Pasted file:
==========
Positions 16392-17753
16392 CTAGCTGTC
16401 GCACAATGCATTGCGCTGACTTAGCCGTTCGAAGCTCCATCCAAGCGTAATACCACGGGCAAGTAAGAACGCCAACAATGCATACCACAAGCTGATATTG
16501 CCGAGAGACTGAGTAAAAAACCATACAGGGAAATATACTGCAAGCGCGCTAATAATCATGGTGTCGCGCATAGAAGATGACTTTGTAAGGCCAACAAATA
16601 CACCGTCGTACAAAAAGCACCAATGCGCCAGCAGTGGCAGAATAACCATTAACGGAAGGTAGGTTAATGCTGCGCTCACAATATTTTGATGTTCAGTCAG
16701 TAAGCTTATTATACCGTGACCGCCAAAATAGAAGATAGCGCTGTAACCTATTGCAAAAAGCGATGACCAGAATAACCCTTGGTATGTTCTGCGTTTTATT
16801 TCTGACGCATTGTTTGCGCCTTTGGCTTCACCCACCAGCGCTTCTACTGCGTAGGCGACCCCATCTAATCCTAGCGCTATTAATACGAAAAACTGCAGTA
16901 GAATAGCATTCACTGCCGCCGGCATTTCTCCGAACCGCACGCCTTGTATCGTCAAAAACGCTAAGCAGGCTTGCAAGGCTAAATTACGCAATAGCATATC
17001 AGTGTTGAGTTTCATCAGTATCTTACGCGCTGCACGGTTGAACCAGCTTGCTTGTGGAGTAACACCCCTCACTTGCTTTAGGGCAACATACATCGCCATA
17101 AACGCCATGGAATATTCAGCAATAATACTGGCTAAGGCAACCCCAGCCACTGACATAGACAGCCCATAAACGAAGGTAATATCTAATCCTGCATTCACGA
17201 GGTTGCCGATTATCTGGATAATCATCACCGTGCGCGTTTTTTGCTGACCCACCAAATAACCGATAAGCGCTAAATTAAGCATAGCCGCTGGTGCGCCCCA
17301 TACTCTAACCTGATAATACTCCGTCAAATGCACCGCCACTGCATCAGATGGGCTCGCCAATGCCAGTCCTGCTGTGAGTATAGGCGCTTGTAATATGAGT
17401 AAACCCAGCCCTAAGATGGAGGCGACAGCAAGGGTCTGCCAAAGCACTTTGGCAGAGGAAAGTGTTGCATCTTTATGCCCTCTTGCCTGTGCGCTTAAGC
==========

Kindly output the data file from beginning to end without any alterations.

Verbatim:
Positions 16392-17753
16392 CTAGCTGTC
16401 GCACAATGCATTGCGCTGACTTAGCCGTTCGAAGCTCCATCCAAGCGTAATACCACGGGCAAGTAAGAACGCCAACAATGCATACCACAAGCTGATATTG
16501 CCGAGAGACTGAGTAAAAAACCATACAGGGAAATATACTGCAAGCGCGCTAATAATCATGGTGTCGCGCATAGAAGATGACTTTGTAAGGCCAACAAATA
16601 CACCGTCGTACAAAAAGCACCAATGCGCCAGCAGTGGCAGAATAACCATTAACGGAAGGTAGGTTAATGCTGCGCTCACAATATTTTGATGTTCAGTCAG
16701 TAAGCTTATTATACCGTGACCGCCAAAATAGAAGATAGCGCTGTAACCTATTGCAAAAAGCGATGACCAGAATAACCCTTGGTATGTTCTGCGTTTTATT
16801 TCTGACGCATTGTTTGCGCCTTTGGCTTCACCCACCAGCGCTTCTACTGCGTAGGCGACCCCATCTAATCCTAGCGCTATTAATACGAAAAACTGCAGTA
16901 GAATAGCATTCACTGCCGCCGGCATTTCTCCGAACCGCACGCCTTGTATCGTCAAAAACGCTAAGCAGGCTTGCAAGGCTAAATTACGCAATAGCATATC
17001 AGTGTTGAGTTTCATCAGTATCTTACGCGCTGCACGGTTGAACCAGCTTGCTTGTGGAGTAACACCCCTCACTTGCTTTAGGGCAACATACATCGCCATA
17101 AACGCCATGGAATATTCAGCAATAATACTGGCTAAGGCAACCCCAGCCACTGACATAGACAGCCCATAAACGAAGGTAATATCTAATCCTGCATTCACGA
17201 GGTTGCCGATTATCTGGATAATCATCACCGTGCGCGTTTTTTGCTGACCCACCAAATAACCGATAAGCGCTAAATTAAGCATAGCCGCTGGTGCGCCCCA
17301 TACTCTAACCTGATAATACTCCGTCAAATGCACCGCCACTGCATCAGATGGGCTCGCCAATGCCAGTCCTGCTGTGAGTATAGGCGCTTGTAATATGAGT
17401 AAACCCAGCCCTAAGATGGAGGCGACAGCAAGGGTCTGCCAAAGCACTTTGGCAGAGGAAAGTGTTGCATCTTTATGCCCTCTTGCCTGTGCGCTTAAGC